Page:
Book Review: Family Pride

What LGBT Families Should Know about Navigating Home, School, and Safety in Their Neighborhoods

You’re part of an LGBT family, and that creates some sticky issues. Whom do you tell and what’s safe to say? How do you protect your children? You may get a little guidance on that by reading Family Pride by Michael Shelton.

The only difference between you and the other families in your neighborhood is that you’re gay. You’re also in good company: a third of lesbians and one out of five gay men are parents. Unfortunately, almost half of your neighbors think they have nothing in common with you.

Pop culture, don’t-tell behavior and mythology are partly to blame for that: it’s widely (and erroneously) believed, for example, that most LGBT households are affluent, white, highly-educated and only found in urban areas. Lesbian single mothers often keep their lives hidden to protect their children. Rural and small-town LGBT families are thought not to exist.

The general truth is that what researchers know about same-sex parents is “not necessarily accurate.” This is exacerbated by what Shelton says is “passing,” or telling a white lie or a lie of omission in order to maintain discretion within the community. “Passing,” therefore, avoids full disclosure, which may be undesirable for reasons of discrimination, bullying or downright danger.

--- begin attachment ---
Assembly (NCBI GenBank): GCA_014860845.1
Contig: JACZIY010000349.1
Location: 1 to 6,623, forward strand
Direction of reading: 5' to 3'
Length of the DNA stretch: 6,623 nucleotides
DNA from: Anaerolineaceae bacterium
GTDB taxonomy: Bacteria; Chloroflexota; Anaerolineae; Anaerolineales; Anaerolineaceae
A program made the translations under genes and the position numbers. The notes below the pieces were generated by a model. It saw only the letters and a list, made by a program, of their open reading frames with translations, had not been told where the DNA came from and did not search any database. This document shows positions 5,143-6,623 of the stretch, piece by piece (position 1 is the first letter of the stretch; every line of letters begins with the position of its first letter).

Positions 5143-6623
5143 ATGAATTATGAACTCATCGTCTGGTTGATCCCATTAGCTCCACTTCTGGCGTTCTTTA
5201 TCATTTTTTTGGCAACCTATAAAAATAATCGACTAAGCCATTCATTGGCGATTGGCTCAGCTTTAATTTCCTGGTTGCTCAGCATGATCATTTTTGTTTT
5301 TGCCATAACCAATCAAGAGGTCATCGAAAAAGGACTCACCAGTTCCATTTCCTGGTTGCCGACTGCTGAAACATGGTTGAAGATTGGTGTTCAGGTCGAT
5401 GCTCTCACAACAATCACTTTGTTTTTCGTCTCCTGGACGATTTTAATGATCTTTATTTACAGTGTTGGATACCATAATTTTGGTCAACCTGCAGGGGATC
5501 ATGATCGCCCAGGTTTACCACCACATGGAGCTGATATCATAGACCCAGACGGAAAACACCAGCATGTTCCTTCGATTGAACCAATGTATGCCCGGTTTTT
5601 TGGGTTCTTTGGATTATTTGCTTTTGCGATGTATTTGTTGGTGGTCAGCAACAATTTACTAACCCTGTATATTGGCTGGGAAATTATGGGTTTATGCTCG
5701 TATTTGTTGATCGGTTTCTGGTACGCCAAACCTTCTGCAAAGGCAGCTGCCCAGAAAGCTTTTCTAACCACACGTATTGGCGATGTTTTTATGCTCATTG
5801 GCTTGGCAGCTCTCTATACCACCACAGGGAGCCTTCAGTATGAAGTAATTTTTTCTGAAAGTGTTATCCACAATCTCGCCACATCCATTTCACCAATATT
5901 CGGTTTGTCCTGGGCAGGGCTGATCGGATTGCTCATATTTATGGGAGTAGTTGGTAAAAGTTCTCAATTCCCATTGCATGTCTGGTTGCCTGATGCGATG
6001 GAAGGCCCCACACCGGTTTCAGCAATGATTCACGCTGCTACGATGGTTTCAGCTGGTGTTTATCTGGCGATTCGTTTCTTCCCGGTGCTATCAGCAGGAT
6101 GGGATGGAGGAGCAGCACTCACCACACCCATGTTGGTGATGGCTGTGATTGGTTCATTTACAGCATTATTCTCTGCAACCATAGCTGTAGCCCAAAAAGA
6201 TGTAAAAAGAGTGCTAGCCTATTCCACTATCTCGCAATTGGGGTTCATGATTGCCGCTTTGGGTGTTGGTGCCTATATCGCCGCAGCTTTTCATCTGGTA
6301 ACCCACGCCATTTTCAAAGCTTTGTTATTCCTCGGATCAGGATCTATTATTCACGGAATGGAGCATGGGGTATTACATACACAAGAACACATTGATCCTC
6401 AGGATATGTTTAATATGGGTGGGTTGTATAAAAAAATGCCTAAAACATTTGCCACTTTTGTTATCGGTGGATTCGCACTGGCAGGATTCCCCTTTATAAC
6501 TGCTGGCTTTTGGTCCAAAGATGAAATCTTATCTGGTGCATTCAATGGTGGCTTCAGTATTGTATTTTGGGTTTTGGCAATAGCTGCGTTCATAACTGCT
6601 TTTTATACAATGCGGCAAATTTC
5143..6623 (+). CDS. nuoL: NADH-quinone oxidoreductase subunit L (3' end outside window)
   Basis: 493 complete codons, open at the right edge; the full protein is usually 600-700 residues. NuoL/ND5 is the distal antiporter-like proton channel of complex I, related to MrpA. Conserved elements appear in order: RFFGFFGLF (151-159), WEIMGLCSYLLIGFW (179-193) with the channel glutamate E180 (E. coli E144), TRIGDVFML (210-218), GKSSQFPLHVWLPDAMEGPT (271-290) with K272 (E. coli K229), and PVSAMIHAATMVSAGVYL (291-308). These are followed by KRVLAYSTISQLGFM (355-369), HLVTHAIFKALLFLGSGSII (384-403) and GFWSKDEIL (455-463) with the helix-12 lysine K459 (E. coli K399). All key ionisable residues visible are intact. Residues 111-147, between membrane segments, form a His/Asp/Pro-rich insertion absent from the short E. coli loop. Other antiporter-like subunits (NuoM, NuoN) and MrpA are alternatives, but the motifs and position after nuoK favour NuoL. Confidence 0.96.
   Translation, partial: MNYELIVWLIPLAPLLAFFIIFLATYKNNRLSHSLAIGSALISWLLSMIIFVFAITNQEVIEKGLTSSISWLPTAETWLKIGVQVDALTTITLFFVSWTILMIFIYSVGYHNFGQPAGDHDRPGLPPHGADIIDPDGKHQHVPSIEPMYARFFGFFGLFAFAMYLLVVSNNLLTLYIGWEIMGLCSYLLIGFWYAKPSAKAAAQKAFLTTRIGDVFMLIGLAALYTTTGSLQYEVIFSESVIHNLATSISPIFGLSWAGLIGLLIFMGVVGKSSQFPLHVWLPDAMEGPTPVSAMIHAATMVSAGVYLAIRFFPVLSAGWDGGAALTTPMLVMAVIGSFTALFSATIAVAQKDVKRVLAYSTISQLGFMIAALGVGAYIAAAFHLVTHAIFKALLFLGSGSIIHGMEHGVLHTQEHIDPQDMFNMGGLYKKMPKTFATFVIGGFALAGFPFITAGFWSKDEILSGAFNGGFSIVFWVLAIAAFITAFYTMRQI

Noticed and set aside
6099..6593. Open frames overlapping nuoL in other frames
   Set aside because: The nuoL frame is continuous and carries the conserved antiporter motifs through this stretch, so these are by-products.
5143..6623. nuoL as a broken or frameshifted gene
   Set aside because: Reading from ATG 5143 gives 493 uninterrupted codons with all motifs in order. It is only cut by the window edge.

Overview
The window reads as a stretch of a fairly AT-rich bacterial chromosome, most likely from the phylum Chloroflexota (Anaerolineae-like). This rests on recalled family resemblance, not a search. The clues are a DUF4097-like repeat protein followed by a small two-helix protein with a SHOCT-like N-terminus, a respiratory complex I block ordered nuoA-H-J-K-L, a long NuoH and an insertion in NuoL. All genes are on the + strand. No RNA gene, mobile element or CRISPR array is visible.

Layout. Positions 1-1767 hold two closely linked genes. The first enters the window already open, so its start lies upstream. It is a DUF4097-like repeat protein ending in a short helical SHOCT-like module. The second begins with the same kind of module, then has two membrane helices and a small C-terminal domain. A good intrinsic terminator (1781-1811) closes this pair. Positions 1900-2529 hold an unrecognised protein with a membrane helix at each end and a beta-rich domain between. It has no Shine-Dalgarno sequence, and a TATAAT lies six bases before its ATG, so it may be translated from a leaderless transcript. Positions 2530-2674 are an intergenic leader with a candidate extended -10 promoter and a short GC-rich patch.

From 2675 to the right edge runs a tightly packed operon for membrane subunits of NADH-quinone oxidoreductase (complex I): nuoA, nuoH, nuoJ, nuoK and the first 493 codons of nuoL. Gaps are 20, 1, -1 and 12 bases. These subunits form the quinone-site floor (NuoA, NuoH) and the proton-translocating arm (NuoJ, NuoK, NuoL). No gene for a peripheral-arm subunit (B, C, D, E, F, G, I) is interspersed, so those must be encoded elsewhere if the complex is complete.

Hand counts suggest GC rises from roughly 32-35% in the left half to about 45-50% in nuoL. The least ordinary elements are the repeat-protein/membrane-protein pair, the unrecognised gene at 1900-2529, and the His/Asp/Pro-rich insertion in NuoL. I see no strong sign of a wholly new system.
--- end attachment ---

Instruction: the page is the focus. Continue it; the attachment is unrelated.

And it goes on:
Children are affected by “passing.” Shelton argues that children in an LGBT family can’t be raised like every other kid because they’re not like other kids. Still, they should know the truth about their parents, they can be taught the fine art of discretion without lying, and they should be taught that straight people are not the enemy.

I struggled a lot with what’s inside Family Pride.

I liked that LGBT parents will find a lot of information in this book: information on diversity, studies, challenges and services that can help to meet those challenges. Shelton includes case studies and first-person accounts to support his facts, and they’re quite interesting to read.

Readers may find, however, that much of the information is old news. Anyone living as a gay man or a lesbian is likely already aware of laws, services and harassment. They know how and where to seek help. They don’t need a book to tell them the statistics.

Overall, the audience for this book lies in newly-created LGBT families or allies wishing to understand or lend a hand. Family Pride will be helpful for them, but established LGBT families probably needn’t bother.

What Do You Think?